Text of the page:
SI can be defined as any side effect considered unacceptable by the patient, and/or some laboratory abnormalities, both attributed to statin treatment and leading to its discontinuation.4
The International Lipid Expert Panel defines SI as ‘an inability to tolerate a dose of statin required to sufficiently reduce an individual’s CV risk, limiting the effective treatment of patients at risk of, or with, CVD’.5
The Canadian Consensus Working Group is more specific and refers to SI as ‘an inability to tolerate ≥2 statins at any dose or an inability to tolerate increasing doses. The symptoms must not be attributable to drug–drug interactions or conditions known to increase SI’.6
The working group indicates that symptomatic criteria include intolerable muscle symptoms (pain, weakness, or cramps with or without creatine kinase changes) or severe myopathy, and they must appear in the first 12 weeks after initiating treatment or following an increase in dose.6
Statin intolerance is real, but greatly exaggerated
A major challenge in establishing SI is to distinguishing statin- from non-statin-associated muscle symptoms. Many patients diagnosed with statin-associated muscle symptoms likely have nonspecific musculoskeletal pain, unrelated to statin therapy.7
Two rechallenge crossover studies, the Goal Achievement After Utilizing an Anti-PCSK9 Antibody in Statin Intolerant Subjects 3 (GAUSS-3) and the Efficacy and safety of alirocumab vs ezetimibe in statin-intolerant patients, with a statin rechallenge arm: The ODYSSEY ALTERNATIVE trials, have established SI as a real and verifiable phenomenon.8,9
However, according to a 2022 review, which included 176 studies involving >4 million patients, the prevalence of SI is greatly exaggerated. Cohort studies suggest that SI occurs in as many as 30% of treated patients.2
Interestingly, the Self-Assessment Method for Statin Side-effects or Nocebo trial found that 90% of side effects experienced on statin therapy were also experienced while taking placebo.10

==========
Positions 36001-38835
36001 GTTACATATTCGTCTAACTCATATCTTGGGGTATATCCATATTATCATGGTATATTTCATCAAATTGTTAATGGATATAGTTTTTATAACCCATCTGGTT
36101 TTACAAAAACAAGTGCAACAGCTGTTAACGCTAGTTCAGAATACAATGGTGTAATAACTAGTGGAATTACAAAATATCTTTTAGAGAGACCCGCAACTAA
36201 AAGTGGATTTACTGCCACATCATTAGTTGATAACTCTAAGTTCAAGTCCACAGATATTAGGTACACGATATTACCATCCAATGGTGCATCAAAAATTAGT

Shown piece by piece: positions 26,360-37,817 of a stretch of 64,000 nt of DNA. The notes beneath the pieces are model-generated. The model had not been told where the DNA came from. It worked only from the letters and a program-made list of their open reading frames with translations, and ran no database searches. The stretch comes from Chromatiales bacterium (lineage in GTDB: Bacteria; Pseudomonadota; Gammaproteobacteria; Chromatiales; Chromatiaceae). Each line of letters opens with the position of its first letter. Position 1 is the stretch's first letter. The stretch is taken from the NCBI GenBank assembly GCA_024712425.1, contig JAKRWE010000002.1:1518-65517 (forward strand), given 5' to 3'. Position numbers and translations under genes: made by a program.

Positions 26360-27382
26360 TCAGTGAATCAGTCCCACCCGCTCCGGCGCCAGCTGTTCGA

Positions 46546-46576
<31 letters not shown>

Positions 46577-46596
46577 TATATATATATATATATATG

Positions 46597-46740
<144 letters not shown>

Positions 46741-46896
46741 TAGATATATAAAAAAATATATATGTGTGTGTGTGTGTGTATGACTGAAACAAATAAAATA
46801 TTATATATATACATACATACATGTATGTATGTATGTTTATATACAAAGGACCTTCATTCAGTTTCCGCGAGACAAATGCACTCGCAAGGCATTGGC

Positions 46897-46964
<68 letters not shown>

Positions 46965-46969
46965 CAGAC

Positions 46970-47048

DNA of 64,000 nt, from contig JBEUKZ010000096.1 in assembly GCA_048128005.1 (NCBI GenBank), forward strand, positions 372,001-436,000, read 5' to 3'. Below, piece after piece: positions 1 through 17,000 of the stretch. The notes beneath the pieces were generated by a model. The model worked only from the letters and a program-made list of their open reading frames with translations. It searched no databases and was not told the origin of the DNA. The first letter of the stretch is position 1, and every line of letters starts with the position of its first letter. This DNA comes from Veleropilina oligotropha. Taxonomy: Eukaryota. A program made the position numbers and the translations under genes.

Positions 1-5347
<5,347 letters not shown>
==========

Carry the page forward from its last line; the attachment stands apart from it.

The aim of the study by Bytyçi et al was to determine the overall prevalence of SI, the prevalence according to different diagnostic criteria and in different disease settings, and to identify possible risk factors/conditions that might increase the risk of SI.2
The team found that the pooled prevalence of SI was 9.1%. In the subgroup analysis according to disease states, in primary prevention patients with familial hypercholesterolaemia, hypercholesterolaemia, dyslipidaemia, and type 2 diabetes, the prevalence of SI was 9%, 12% 13%, and 6% respectively.2
In secondary prevention, stable coronary artery disease, acute coronary syndrome, myocardial infarction, and stroke/transient ischaemic attack were associated with SI prevalence of 8%, 13%, 13%, and 5.4%, respectively.2
Bytyçi et al also compared the prevalence of SI in patients treated with lipophilic (atorvastatin, simvastatin, lovastatin, fluvastatin, and pitavastatin) and hydrophilic statins (pravastatin and rosuvastatin). The pooled prevalence was similar in these two types (4% vs 5%), respectively.2
In another sub-analysis, the team found that SI was significantly associated with age. Patients ≥65-years had a higher risk for SI (odds ratio [OR] 1.31). Furthermore, women (OR 1.47), patients living with obesity (OR 1.30), diabetes (OR 1.26), hypothyroidism (OR 1.37), chronic liver disease (OR 1.24), and chronic renal failure (OR 1.25), had the highest risk of SI.2
Interestingly, patients living with depression were found to have a negative association with SI (OR 0.88). Arterial hypertension and smoking were not associated with the prevalence of SI.2
Alcohol use showed a significant association with the prevalence of SI (OR 1.22). Exercise (OR 1.23), calcium channel blockers (OR 1.31), and antiarrhythmic agents (OR 1.35) were also associated with a higher risk of SI, whereas warfarin use was not (OR 1.04).
Furthermore, increased statin dose was associated with a higher prevalence of SI (OR 1.37), whereas the duration of study follow-up was not associated with the occurrence of SI (OR 1.06).2